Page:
Chess  Vignettes

At Odds With The Turk


Jacques-Francis Mouret (1787-1837) was the nephew of Philidor, a contemporary of La Bourdonnais and a house master at le Café de la Régence in Paris. During 1819 to 1820, Mouret was the man behind the automaton, the Turk. During that time he played about 300 games, all at the odds of the Queen's Bishop's pawn, winning all but 6. He lost only against Cochrane, Brand and Mercier. The admission price to watch the Turk play was 5 shillings.

for more on the Turk and other automatons


Eventually Mouret went insane. Some attributed his insanity to his addiction to alcohol. The secret behnd the Turk was suspected, but Mouret allayed all speculation when he sold his story to a Parisienne magazine in 1834 - for the price of a drink.







Mouret (as Turk) defeats amateur

[Event "Casual game"]
[Site "London"]
[Date "1820.??.??"]
[Round "-"]
[White "Sturmer"]
[Black "Jacques Mouret -
Turk"]
[Result "0-1"]
[FEN "rnbqkbnr/ppppp1pp/8/8/8/8/PPPPPPPP/RNBQKBNR w KQkq - 0 1"]
[SetUp "1"]

{--------------
r n b q k b n r
p p p p p . p p
. . . . . . . .
. . . . . . . .
. . . . . . . .
. . . . . . . .
P P P P P P P P
R N B Q K B N R
white to play
--------------}
1. e4 e6 2. d4 c6 3. Be3 d5 4. e5 g6 5. Be2 Nh6 6. Bxh6 Bxh6 7. g3 Qb6 8. b3 c5 9. dxc5 Qxc5 10. f4 Nc6 11. Nf3 O-O 12. c3 a5 13. Nd4 Bd7 14. Bb5 Rac8 15. Qd3 Rf7 16. Ne2 Nxe5 17. fxe5 Bxb5 18. Qc2 Qf2+ 19. Kd1 Qf1+ 20. Rxf1 Rxf1#
{Black mates} 0-1


John Cochrane defeats the Turk

[Event "casual"]
[Site "London"]
[Date "1820.??.??"]
[Round "-"]
[White "John Cochrane"]
[Black "Jacques Mouret - Turk"]
[Result "1-0"]
[FEN "rnbqkbnr/ppppp1pp/8/8/8/8/PPPPPPPP/RNBQKBNR w KQkq - 0 1"]
[SetUp "1"]

{--------------
r n b q k b n r
p p p p p . p p
. . . . . . . .
. . . . . . . .
. . . . . . . .
. . . . . . . .
P P P P P P P P
R N B Q K B N R
white to play
--------------}
1. e4 e6 2. d4 c6 3. f4 d5 4. e5 c5 5. Nf3 Nc6 6. c3 Nh6 7. Be2 Qb6 8. Qb3 Qc7 9. O-O Be7 10. Qc2 cxd4 11. cxd4 Qb6 12. Rd1 Nf5 13. Qd3 Ncxd4 14. Nxd4 Nxd4 15. Kh1 Nxe2 16. Qxe2 O-O 17. Nc3 Bd7 18. Be3 Bc5 19. Bxc5 Qxc5 20. Qg4 Rf7 21. Nxd5 exd5 22. e6 Bxe6 23. Qxe6 d4 24. Rac1 Qb4 25. Rc7 Rf8 26. Rxf7 Rxf7 27. Rc1 h6 28. Rc7 Qf8 29. Rc8 Qxc8 30. Qxc8+
1-0

The Last Bivouac


This game was played between two Russian officers, Lieutenant Denn and Captain Perwago, stationed in Manchuria, on the night before a fateful battle in which Captain Perwago was killed and Lieutenant Denn seriously wounded. The lieutentant sent the score of the game to (Simon?) Alapin with the attached note:
"The furious attack of the Captain durng the battle was equal to the present brilliant encounter."


[Event "The Last Bivouac"]
[Site "Manchuria"]
[Date "1904.03.10"]
[Round "-"]
[White "Lieutentant Denn"]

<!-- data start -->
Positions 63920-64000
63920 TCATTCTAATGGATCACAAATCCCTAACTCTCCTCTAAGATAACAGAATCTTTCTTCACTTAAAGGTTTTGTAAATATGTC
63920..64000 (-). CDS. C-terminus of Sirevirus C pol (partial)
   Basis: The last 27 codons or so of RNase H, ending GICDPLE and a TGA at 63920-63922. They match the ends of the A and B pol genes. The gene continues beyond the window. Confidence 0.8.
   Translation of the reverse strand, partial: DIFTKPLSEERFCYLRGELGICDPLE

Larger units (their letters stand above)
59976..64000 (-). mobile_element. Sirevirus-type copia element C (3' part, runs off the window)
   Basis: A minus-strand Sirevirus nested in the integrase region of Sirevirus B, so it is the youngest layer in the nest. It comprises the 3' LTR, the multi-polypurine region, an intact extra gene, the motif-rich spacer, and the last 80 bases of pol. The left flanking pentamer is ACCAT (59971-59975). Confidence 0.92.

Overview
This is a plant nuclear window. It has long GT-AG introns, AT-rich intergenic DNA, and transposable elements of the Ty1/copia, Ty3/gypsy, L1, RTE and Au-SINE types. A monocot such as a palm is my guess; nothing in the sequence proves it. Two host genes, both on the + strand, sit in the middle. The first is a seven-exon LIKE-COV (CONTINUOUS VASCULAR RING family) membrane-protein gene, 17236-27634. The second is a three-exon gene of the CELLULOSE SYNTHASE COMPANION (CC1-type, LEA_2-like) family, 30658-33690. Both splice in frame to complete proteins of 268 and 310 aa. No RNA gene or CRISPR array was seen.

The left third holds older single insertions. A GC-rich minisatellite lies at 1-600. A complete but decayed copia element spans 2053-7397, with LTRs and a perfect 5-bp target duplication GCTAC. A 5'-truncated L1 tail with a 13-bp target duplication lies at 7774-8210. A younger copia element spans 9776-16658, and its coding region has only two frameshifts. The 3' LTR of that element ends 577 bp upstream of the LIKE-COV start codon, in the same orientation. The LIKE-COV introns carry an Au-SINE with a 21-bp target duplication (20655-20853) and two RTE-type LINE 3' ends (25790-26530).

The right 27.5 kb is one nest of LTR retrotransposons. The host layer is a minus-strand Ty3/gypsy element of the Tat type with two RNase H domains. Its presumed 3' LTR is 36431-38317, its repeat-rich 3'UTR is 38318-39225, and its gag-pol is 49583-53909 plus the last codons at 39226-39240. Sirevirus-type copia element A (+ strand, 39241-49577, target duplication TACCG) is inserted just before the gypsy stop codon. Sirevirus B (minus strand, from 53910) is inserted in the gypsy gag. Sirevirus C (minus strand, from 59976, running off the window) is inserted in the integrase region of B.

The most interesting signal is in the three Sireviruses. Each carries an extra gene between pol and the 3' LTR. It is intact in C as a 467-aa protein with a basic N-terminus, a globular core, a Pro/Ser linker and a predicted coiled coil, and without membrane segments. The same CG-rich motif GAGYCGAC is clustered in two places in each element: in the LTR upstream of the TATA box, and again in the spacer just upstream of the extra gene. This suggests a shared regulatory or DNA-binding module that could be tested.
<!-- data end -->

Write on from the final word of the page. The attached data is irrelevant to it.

[Black "Captain Perwago"]
[Result "0-1"]

1. e4 e5 2. Nf3 Nc6 3. Bb5 Bb4 4. c3 Ba5 5. O-O Nge7 6. Na3 O-O 7. Qa4 d58. Bxc6 Nxc6 9. Nxe5 Nxe5 10. Qxa5 Nf3+ 11. Kh1 Qd6 12. gxf3 Qf4 13. Kg2 Bh3+ 14. Kxh3 Qxf3+ 15. Kh4 g5+ 16. Kxg5 Kh8 17. Kh4 Rg8 18. h3 Qf4+ 19.Kh5 Qg5#
0-1

soldiers at chess
Soldiers Playing Chess

Of Popes and Chess


This game was won by Gioacchino Pecci, soon to be Pope Leo XIII.:

[Event "casual game"]
[Site "Perugia"]
[Date "1875.??.??"]
[Round "-"]
[White "Rev Fr Guila"]
[Black "Gioacchino Cardinal Pecci"]
[Result "0-1"]

{ Joachim Cardinal Pecci later became Pope Leo XIII }
1. e4 e5 2. Nf3 Nc6 3. Bc4 Bc5 4. c3 Nf6 5. d4 exd4 6. e5 d5 7. exf6 dxc4 8. Qe2+ Be6 9. fxg7 Rg8 10. cxd4 Nxd4 11. Nxd4 Bxd4 12. Qh5 Qf6 13. O-O
Rxg7 14. Qb5+ c6 15. Qxb7 Rxg2+ 16. Kxg2 Qg6+ 17. Kh1 Bd5+ 18. f3 Bxf3+ 19. Rxf3 Qg1#

0-1


Pope Leo XIII

Perugia is an Etruscan city in Umbria, Italy.
Gioacchino Pecci was Pope from 1878 to 1903.
Before that He was a popular and successful as the Archbishop of Perugia. This in turn  led to his appointment as a Cardinal in 1853 and election to papacy in 1878.

Other papal chess players iclude:
Pope Gregory VI
Pope Innocent III
Pope John Paul I
Pope John Paul II
Pope Leo X
then there's always:
Thomas Becket -the Archbishop of Cantebury
Charles Borromeo - Bishop of Milan
Cardinal Richelieu

FIDE, at its 1999 Diamond Jubilee celebration in Paris, awarded the title "Grand Commander of the Legion of Grandmasters" to Pope John Paul II (and to French president Jaques Chirac).

 

Morphy's First Blindfold Game


On his 12th birthday, Paul Morphy played his first recorded blindfold game. He played against his Uncle Ernest, who prior to Paul's emergence on the chess scene, was considered the strongest player in New Orleans. Paul, of course, won the game and those present- including Ernest Morphy and Dr.Ford- carried Paul away on their shoulders in their enthusiasm. For this display of talent, Paul was given an expensive chess set.

[Event "blindfold casual"]
[Site "New Orleans"]
[Date "1849.06.22"]
[Round "?"]
[White "Morphy,P"]
[Black "Morphy,Ernest"]
[Result "1-0"]

1. e4 e5 2. Nf3 Nc6 3. Bc4 Bc5 4. c3 Nf6 5. d4 exd4 6. O-O d6 7. cxd4
Bb6  8. h3 h6 9. Nc3 O-O 10. Be3 Re8 11. d5 Bxe3 12. dxc6 Bb6 13. e5 dxe5
14. Qb3 Re7 15. Bxf7+ Rxf7 16. Nxe5 Qe8 17. cxb7 Bxb7 18. Rae1 Ba6 19.